Effects of pergolide on sensorimotor gating of the startle reflex in rats
- Cite this article as:
- Swerdlow, N., Platten, A., Shoemaker, J. et al. Psychopharmacology (2001) 158: 230. doi:10.1007/s002130100856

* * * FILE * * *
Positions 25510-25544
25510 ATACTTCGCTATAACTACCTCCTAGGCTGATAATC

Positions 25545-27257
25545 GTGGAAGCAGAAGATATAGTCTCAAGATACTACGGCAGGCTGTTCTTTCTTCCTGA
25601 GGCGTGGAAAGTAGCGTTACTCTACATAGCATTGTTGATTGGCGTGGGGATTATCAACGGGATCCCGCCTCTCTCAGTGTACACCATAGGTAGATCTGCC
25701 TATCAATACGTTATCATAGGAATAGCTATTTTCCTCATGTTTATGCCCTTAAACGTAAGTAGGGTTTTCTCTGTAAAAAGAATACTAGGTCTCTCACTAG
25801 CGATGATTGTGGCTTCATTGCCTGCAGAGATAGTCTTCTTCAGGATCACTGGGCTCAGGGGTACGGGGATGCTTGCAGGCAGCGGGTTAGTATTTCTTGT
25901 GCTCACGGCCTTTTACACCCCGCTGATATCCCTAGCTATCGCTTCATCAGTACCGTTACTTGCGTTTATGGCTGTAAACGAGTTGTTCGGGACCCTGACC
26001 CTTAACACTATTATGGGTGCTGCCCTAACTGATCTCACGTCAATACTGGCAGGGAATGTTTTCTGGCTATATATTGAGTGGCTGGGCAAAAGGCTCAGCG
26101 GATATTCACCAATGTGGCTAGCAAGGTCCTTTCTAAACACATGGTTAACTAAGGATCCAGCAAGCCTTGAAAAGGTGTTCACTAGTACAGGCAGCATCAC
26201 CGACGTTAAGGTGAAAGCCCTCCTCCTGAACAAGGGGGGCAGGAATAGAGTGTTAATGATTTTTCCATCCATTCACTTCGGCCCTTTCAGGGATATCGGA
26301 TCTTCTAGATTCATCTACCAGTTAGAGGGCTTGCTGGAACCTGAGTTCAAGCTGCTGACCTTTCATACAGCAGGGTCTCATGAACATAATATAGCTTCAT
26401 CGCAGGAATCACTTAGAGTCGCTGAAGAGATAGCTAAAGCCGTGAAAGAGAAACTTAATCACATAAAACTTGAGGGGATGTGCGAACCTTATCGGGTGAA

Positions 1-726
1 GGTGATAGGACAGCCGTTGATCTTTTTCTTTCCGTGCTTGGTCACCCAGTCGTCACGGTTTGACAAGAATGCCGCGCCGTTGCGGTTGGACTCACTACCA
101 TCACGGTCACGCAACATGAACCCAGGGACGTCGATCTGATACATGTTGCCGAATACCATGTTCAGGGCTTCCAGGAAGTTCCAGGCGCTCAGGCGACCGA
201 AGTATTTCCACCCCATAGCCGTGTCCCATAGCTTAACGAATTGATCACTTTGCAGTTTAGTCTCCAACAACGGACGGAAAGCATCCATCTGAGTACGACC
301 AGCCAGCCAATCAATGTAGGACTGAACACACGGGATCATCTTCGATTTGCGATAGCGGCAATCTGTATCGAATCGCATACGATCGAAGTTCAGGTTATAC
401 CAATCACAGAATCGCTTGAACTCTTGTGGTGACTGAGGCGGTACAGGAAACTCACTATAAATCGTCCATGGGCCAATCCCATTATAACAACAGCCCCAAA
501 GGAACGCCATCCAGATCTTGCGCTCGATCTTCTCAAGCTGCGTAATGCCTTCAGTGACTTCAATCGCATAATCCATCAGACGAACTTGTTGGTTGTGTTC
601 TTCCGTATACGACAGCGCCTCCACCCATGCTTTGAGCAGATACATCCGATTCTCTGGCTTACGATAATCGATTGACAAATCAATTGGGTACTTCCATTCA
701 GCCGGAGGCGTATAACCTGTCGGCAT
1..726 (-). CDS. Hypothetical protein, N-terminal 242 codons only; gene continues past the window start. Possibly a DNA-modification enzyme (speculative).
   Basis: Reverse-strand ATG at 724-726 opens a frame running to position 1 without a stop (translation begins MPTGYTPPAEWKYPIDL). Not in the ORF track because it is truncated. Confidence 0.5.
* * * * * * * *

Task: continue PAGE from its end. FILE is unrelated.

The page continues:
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Rationale: Prepulse inhibition (PPI), a cross-species measure of sensorimotor gating, is impaired in certain neuropsychiatric disorders, including schizophrenia. This study was designed to assess the effects of the D2-family agonist pergolide in rats, in anticipation of human studies of the dopaminergic regulation of PPI. Methods: The effects of pergolide (0.0001–0.5 mg/kg) on PPI of the acoustic startle reflex were studied in rats using a wide range of prepulse intensities [1–15 dB(A) over background] and prepulse intervals (5–100 ms, onset to onset). Studies also examined the effects of the D2 antagonist haloperidol on pergolide-induced changes in PPI. Results: Pergolide exhibited dose- and stimulus-dependent effects on PPI. Pergolide increased PPI when startle stimuli were preceded by weak prepulses [1–5 dB(A) over background] at the longest prepulse interval (100 ms), or intense prepulses [15 dB(A) over background] at short prepulse intervals (5–20 ms). Pergolide (0.5 mg/kg) also decreased PPI elicited by intense prepulses at long intervals (60–100 ms). Both PPI-enhancing and PPI-disruptive effects of pergolide were reversed by the D2 antagonist haloperidol. Conclusions: These effects of pergolide suggest that D2 substrates mediate opposing influences on PPI under different stimulus conditions. The dopaminergic regulation of sensorimotor gating appears to interact with stimulus characteristics such as relative intensity and temporal separation, allowing for dynamic shifts in both the quantity and quality of "gated" information.